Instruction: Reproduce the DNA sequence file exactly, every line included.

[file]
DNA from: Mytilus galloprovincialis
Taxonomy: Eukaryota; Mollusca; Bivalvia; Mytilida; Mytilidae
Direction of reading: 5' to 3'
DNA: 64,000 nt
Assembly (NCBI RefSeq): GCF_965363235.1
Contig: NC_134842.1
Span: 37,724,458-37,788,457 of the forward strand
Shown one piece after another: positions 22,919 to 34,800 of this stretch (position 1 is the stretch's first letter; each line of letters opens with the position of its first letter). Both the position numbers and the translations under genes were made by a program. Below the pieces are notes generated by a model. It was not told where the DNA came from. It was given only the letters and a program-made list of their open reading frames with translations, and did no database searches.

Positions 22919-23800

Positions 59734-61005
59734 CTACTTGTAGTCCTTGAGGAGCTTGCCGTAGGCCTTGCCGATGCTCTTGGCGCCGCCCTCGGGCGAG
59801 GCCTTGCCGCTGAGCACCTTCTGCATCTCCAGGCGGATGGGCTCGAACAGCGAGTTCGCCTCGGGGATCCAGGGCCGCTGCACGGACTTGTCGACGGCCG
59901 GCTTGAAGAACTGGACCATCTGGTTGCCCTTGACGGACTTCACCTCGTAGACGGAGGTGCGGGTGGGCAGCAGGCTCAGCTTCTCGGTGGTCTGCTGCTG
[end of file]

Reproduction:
DNA from: Mytilus galloprovincialis
Taxonomy: Eukaryota; Mollusca; Bivalvia; Mytilida; Mytilidae
Direction of reading: 5' to 3'
DNA: 64,000 nt
Assembly (NCBI RefSeq): GCF_965363235.1
Contig: NC_134842.1
Span: 37,724,458-37,788,457 of the forward strand
Shown one piece after another: positions 22,919 to 34,800 of this stretch (position 1 is the stretch's first letter; each line of letters opens with the position of its first letter). Both the position numbers and the translations under genes were made by a program. Below the pieces are notes generated by a model. It was not told where the DNA came from. It was given only the letters and a program-made list of their open reading frames with translations, and did no database searches.

Positions 22919-23800

Positions 59734-61005
59734 CTACTTGTAGTCCTTGAGGAGCTTGCCGTAGGCCTTGCCGATGCTCTTGGCGCCGCCCTCGGGCGAG
59801 GCCTTGCCGCTGAGCACCTTCTGCATCTCCAGGCGGATGGGCTCGAACAGCGAGTTCGCCTCGGGGATCCAGGGCCGCTGCACGGACTTGTCGACGGCCG
59901 GCTTGAAGAACTGGACCATCTGGTTGCCCTTGACGGACTTCACCTCGTAGACGGAGGTGCGGGTGGGCAGCAGGCTCAGCTTCTCGGTGGTCTGCTGCTG